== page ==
PS I love Eliot!


message 14: by Charles (new)

Charles Bivona (charlesbivona) In a Station of the Metro
by Ezra Pound

The apparition of these faces in the crowd;
Petals on a wet, black bough.

--

This poem used to be several pages long. Unquestionably great poet, and kind of a bastard.


message 15: by Charles (new)

Charles Bivona (charlesbivona) Imagine the discipline Ezra Pound had, to delete everything from the draft of his poem, but those two lines. Three lines, if we count the title, which I think we should.


message 16: by Charles (new)

Charles Bivona (charlesbivona) Edna wrote: "I so love Ben Jonson, Charles- but so very difficult to find an annotated volume to fully appreciate his genius- any suggestions?
PS I love Eliot!"


I will ask my friend Jack Lynch. He's an 18th Century Scholar over at Rutgers-Newark. And he's my Yoda. Stay tuned! =)


message 17: by Charles (new)

Charles Bivona (charlesbivona) Edna wrote: "I so love Ben Jonson, Charles- but so very difficult to find an annotated volume to fully appreciate his genius- any suggestions?
PS I love Eliot!"


I love Eliot, too. Have you read Four Quartets?


message 18: by Charles (new)

Charles Bivona (charlesbivona) Edna wrote: "I so love Ben Jonson, Charles- but so very difficult to find an annotated volume to fully appreciate his genius- any suggestions?
PS I love Eliot!"


I used to love Ben Jonson. Jack got me hooked on him, for some reason. Favorite Jonson Poem?


message 19: by Charles (new)

Charles Bivona (charlesbivona) Edna wrote: "I so love Ben Jonson, Charles- but so very difficult to find an annotated volume to fully appreciate his genius- any suggestions?
PS I love Eliot!"


So far the only Jonson Critical Edition I've found in the Norton Critical"Jonson & the Cavalier Poets"--maybe not good for annotations, but Norton's Essays are usually very useful for unpacking of difficult poetry.


message 20: by Charles (new)

Charles Bivona (charlesbivona) Edna wrote: "I so love Ben Jonson, Charles- but so very difficult to find an annotated volume to fully appreciate his genius- any suggestions?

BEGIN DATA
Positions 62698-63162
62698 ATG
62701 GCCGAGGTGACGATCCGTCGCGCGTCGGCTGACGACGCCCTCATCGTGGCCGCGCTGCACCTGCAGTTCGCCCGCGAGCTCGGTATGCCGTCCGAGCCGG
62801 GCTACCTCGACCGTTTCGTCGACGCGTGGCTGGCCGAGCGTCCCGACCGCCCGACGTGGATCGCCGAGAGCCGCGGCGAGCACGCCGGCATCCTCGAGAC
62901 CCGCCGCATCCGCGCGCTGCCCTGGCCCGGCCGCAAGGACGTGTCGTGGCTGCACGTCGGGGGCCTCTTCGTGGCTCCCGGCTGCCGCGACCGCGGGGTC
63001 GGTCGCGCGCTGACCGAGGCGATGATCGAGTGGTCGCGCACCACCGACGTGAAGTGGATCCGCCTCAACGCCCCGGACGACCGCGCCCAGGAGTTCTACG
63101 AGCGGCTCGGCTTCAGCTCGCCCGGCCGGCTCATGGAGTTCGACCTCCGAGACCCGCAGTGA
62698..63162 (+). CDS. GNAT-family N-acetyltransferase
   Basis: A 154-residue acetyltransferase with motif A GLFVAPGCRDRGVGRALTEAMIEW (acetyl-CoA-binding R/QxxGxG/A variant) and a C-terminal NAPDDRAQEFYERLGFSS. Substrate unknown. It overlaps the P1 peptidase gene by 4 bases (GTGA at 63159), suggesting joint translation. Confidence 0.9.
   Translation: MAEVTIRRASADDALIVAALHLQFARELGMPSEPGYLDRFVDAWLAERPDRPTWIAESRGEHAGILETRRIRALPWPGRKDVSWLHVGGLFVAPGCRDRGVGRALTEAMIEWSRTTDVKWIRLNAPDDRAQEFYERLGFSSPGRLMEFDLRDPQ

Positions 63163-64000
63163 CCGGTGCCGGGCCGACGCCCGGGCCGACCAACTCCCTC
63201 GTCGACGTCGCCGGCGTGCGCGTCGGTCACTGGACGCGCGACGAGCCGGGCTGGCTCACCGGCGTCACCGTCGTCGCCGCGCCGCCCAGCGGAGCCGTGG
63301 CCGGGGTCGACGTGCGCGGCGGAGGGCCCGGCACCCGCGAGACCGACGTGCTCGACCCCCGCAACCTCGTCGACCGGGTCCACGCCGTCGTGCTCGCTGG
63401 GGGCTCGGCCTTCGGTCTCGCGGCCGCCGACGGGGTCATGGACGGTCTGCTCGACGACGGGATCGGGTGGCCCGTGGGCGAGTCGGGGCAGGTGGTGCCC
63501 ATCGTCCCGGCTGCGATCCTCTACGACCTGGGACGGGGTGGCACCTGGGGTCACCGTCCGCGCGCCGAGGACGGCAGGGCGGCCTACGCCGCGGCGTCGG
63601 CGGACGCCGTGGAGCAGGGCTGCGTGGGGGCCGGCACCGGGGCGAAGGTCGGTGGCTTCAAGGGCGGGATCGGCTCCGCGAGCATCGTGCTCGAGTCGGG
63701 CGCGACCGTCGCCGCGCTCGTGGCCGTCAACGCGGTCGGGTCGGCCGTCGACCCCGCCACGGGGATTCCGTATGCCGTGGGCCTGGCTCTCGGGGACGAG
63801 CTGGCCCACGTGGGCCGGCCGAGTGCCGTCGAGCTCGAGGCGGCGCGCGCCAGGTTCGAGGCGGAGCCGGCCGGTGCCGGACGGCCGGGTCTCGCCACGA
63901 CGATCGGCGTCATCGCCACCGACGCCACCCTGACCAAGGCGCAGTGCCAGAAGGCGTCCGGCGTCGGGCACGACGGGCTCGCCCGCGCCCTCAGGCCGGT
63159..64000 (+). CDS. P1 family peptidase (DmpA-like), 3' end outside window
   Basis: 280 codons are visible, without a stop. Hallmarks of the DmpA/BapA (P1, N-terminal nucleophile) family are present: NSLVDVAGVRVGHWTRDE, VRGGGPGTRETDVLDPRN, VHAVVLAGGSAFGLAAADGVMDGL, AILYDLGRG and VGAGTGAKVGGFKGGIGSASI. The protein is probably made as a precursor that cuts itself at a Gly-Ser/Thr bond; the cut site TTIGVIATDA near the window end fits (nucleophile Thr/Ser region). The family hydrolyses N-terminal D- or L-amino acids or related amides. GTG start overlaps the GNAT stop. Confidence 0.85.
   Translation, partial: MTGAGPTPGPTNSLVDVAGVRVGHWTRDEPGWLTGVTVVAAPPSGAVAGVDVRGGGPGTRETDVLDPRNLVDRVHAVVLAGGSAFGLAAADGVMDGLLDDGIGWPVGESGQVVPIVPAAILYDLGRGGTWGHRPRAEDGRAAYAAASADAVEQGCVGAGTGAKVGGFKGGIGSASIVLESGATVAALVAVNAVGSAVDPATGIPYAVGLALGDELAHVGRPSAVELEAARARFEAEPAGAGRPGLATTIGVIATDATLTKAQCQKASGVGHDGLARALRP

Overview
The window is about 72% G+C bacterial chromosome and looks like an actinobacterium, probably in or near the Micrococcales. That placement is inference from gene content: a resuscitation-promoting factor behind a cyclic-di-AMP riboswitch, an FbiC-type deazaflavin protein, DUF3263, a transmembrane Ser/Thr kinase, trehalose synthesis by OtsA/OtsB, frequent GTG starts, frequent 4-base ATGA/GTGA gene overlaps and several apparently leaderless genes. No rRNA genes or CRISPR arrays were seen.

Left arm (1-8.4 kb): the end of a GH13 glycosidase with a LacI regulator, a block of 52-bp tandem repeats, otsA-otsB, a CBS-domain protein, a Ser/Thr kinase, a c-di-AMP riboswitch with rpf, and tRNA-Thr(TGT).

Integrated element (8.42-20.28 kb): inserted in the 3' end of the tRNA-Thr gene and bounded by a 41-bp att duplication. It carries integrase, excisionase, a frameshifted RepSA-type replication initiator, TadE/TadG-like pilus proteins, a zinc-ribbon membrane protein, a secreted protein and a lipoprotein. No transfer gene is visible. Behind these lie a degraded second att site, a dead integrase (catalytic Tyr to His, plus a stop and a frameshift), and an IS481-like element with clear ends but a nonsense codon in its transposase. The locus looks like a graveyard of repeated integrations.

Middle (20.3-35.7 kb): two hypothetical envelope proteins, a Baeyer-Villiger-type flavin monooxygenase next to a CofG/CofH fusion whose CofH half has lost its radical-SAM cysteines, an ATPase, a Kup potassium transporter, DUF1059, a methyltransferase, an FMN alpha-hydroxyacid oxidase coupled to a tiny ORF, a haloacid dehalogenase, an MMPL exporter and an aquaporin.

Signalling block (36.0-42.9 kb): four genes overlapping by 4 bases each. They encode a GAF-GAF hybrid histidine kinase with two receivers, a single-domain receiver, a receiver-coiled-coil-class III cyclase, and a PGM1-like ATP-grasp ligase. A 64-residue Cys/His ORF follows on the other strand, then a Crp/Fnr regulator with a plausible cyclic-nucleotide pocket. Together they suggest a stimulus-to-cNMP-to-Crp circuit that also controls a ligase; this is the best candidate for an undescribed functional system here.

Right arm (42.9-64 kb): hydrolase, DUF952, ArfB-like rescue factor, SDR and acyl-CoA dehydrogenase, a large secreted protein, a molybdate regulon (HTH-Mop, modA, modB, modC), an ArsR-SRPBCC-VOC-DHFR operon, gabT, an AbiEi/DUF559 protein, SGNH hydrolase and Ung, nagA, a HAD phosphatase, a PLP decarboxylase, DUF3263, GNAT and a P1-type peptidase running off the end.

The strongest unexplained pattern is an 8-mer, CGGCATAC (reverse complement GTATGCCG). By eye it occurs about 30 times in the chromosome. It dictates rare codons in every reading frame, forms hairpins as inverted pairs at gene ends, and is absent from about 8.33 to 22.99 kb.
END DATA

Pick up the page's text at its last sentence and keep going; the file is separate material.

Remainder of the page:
PS I love Eliot!"


Ben Jonson and the Cavalier Poets (Norton Critical Editions) [Paperback] http://ow.ly/5vOpb


message 21: by Charles (new)

Charles Bivona (charlesbivona) Edna wrote: "I so love Ben Jonson, Charles- but so very difficult to find an annotated volume to fully appreciate his genius- any suggestions?
PS I love Eliot!"


I'm sure Jack Lynch will have a heftier Ben Jonson suggestion, he wrote his dissertation on Shakespeare and is a HUGE Jonson Fan. I left him a Facebook Comment asking for suggestions. Stay tuned! =)


message 22: by Edna (new)

Edna Parch | 4 comments indeed!

A Farewell to the World


FALSE world, good night! since thou hast brought
That hour upon my morn of age;
Henceforth I quit thee from my thought,
My part is ended on thy stage.

Yes, threaten, do. Alas! I fear
As little as I hope from thee:
I know thou canst not show nor bear
More hatred than thou hast to me.

My tender, first, and simple years
Thou didst abuse and then betray;
Since stir'd'st up jealousies and fears,
When all the causes were away.

Then in a soil hast planted me
Where breathe the basest of thy fools;
Where envious arts professed be,
And pride and ignorance the schools;

Where nothing is examined, weigh'd,
But as 'tis rumour'd, so believed;
Where every freedom is betray'd,
And every goodness tax'd or grieved.

But what we're born for, we must bear:
Our frail condition it is such
That what to all may happen here,
If 't chance to me, I must not grutch.

Else I my state should much mistake
To harbour a divided thought
From all my kind-that, for my sake,
There should a miracle be wrought.

No, I do know that I was born